This is indeed unbelievable, I did not know about the letter. I am sorry for the young Chinese guy in the embassy who will have to translate the letter into Chinese (and I would like to see it; I have to admit there are some expressions I cannot imagine how they would be expressed in Chinese).

For the number 14 – Taiwan invests in Czech Republic 14 times as much as China

The better I get to know the Czech people, the more I am in awe of them.


Selected readings

"French girl sells crêpes in a Taiwan market" (4/9/20)

"Graduation speech by a West African student at National Taiwan University" (6/10/20)

"The importance of being and speaking Taiwanese" (7/21/20

"A Ghanaian-Taiwanese in the military service" (7/26/20)

[Thanks to Vito Acosta]


  1. F said,

    September 1, 2020 @ 6:48 pm

    He's the mayor of Řeporyje, a small suburb within Prague city limits, not Prague as a whole.

  2. Victor Mair said,

    September 2, 2020 @ 1:02 am

    Courtesy of Kateřina Procházková who knows how to navigate the Senate website…

    Here's the full official transcript translated into English.


    Please let me also express in person my support to Taiwan and the ultimate value of freedom and conclude today’s speech at your Legislative Yuan in Taiwan with perhaps a more humble, but equally strong statement: “I am a Taiwanese.“ Wo shi Taiwan ren.

  3. Victor Mair said,

    September 2, 2020 @ 1:03 am

    Here's a table with the Czech Chinese transcription system and pinyin and WG equivalents, on the website of the Czech Academy of Sciences.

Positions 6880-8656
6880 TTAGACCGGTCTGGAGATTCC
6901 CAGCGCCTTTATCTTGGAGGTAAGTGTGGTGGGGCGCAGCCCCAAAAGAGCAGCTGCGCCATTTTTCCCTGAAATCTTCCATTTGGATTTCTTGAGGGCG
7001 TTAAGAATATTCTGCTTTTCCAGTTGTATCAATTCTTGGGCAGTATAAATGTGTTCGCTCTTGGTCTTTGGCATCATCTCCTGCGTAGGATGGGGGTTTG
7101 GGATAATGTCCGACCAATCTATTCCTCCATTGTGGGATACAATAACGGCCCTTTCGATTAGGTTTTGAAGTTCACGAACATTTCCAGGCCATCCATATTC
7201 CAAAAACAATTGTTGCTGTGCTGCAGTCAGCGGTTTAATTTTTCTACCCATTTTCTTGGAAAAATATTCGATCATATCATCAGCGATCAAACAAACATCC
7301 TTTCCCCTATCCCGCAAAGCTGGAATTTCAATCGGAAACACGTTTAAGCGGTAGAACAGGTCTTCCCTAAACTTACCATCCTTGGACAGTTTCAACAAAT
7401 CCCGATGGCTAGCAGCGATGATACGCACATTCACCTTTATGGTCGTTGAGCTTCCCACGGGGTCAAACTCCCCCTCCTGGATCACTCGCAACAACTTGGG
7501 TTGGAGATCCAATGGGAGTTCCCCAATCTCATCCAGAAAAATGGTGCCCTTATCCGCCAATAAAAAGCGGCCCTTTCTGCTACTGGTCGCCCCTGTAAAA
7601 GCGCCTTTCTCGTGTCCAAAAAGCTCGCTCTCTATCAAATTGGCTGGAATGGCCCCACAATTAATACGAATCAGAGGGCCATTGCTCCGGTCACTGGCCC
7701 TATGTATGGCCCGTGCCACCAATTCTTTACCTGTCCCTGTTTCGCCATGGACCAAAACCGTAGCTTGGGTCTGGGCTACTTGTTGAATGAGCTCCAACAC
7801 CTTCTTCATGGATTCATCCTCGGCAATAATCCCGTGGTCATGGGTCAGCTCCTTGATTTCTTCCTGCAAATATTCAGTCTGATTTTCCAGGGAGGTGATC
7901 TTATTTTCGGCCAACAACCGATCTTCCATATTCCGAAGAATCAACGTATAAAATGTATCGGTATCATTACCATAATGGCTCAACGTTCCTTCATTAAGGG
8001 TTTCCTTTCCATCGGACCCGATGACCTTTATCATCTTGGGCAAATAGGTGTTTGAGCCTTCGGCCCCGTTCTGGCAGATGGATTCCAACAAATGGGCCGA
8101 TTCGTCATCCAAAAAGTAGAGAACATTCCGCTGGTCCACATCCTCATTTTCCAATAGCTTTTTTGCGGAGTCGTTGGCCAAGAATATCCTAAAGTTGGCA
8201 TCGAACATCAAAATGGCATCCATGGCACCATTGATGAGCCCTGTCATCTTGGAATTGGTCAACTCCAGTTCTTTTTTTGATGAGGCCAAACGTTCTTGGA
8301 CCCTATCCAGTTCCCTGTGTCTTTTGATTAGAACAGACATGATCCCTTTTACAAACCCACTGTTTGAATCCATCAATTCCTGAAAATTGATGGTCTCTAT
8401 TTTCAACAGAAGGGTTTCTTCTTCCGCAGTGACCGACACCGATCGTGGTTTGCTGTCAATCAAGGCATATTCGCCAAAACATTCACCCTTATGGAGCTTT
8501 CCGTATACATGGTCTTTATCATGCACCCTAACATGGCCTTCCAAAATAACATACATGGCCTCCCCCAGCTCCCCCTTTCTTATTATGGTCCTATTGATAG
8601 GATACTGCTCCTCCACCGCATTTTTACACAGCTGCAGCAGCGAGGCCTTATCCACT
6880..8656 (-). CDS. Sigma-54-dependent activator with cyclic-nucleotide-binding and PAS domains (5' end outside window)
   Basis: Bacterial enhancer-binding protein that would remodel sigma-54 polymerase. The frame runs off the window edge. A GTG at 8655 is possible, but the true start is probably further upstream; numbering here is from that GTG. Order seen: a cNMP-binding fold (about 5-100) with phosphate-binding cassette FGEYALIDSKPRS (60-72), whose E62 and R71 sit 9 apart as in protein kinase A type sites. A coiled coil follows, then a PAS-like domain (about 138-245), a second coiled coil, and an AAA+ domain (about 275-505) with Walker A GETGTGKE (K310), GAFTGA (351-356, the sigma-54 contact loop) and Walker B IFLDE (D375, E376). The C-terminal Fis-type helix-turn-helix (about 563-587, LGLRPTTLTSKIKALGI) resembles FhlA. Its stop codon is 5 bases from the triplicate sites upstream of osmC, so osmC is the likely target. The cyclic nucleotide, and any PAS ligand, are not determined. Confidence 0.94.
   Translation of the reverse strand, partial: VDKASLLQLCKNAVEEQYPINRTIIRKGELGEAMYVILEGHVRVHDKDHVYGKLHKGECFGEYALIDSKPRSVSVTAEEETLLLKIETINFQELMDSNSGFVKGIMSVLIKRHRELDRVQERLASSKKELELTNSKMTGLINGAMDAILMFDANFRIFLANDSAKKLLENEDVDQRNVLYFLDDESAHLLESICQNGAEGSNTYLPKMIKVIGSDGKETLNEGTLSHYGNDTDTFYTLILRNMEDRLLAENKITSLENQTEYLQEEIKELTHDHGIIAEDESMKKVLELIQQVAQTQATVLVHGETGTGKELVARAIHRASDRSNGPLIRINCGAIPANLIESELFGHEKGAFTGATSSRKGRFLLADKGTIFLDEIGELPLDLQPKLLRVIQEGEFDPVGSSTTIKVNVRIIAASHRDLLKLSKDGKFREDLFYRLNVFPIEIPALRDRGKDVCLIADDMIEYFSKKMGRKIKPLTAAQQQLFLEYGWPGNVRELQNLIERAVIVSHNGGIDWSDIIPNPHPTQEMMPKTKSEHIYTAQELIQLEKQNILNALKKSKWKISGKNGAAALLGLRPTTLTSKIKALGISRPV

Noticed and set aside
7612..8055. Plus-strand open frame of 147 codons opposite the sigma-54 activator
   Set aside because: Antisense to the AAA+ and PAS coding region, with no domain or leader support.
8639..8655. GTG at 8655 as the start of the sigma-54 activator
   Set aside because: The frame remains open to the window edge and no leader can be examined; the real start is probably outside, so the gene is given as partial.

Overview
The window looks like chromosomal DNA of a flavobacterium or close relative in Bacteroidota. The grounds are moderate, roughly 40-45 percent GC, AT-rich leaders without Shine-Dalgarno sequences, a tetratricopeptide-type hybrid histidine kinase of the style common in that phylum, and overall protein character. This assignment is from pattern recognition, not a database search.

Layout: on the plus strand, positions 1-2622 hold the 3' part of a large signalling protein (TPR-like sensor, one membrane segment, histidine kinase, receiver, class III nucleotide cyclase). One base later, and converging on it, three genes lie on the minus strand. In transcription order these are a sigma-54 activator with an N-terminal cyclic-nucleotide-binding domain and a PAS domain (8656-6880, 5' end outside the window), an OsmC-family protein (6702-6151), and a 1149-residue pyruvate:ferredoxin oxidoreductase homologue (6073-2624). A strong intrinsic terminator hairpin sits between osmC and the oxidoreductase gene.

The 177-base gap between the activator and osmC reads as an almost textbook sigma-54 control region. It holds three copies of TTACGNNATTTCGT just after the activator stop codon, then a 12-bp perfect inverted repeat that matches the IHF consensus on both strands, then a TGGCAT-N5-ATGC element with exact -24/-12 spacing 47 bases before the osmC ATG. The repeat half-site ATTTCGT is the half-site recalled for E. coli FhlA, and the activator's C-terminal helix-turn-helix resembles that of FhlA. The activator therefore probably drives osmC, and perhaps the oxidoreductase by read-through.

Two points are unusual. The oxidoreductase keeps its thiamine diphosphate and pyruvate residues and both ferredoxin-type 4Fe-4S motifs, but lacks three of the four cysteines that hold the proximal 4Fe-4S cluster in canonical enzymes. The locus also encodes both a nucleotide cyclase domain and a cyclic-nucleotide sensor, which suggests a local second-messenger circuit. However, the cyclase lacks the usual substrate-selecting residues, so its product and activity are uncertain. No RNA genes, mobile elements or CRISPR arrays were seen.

4. Victor Mair said,

    September 2, 2020 @ 1:16 am

    From Jichang Lulu:

    Please note this is not the Mayor of Prague (Hřib), but the mayor of one of the Prague districts, Řeporyje. They are from different political parties.

    A known political enfant terrible, the mayor of the Prague district of Řeporyje, has decided to respond in kind to the PRC MFA's childish tantrums (which most of us have long stopped even noticing).

    Warning: strong language. The thread includes an imperfect but serviceable translation.


    Here's Řeporyje:

  5. Philip Taylor said,

    September 2, 2020 @ 2:19 am

    "Based on his pronunciation, I think he was most likely reading from a Czech transcription: wo š' Tchaj-wan-žen".

    I am more familiar with spoken Czech than I am with spoken MSM, but to me it sounded as if the first two elements has been elided in his cue sheet, i.e. "Woš' Tchaj-wan-žen". I hear no pause after the "Wo" at all, as if 我是 (Wǒ shì) were all one word.

  6. Coby Lubliner said,

    September 2, 2020 @ 12:01 pm

    What I find interesting is the transcription of pinyin , which represents an aspirated "t" sound, as , since in Czech "t" is not aspirated.

  7. Coby Lubliner said,

    September 2, 2020 @ 12:02 pm

    I forgot to precede the angle brackets with a slash, so they were lost. I meant to write \ and \.

  8. Coby Lubliner said,

    September 2, 2020 @ 12:03 pm

    How about /<?

  9. Coby Lubliner said,

    September 2, 2020 @ 12:04 pm

    Never mind angle brackets. I meant to write "t" and "tch".

  10. Philip Taylor said,

    September 2, 2020 @ 1:54 pm

    I think what you were seeking, Coby, was <ampersand>lt<semi-colon>. You can, if you wish, then close with <ampersand>gt<semi-colon> but it is not required — a bare <greater-than> will suffice.

  11. Thomas Rees said,

    September 3, 2020 @ 6:02 am

    Would an ordinary Czech interpret “tch” as /tʰ/? I’m a Spanish speaker and don’t know what I’d make of “tj”. I’d probably think it was Dutch!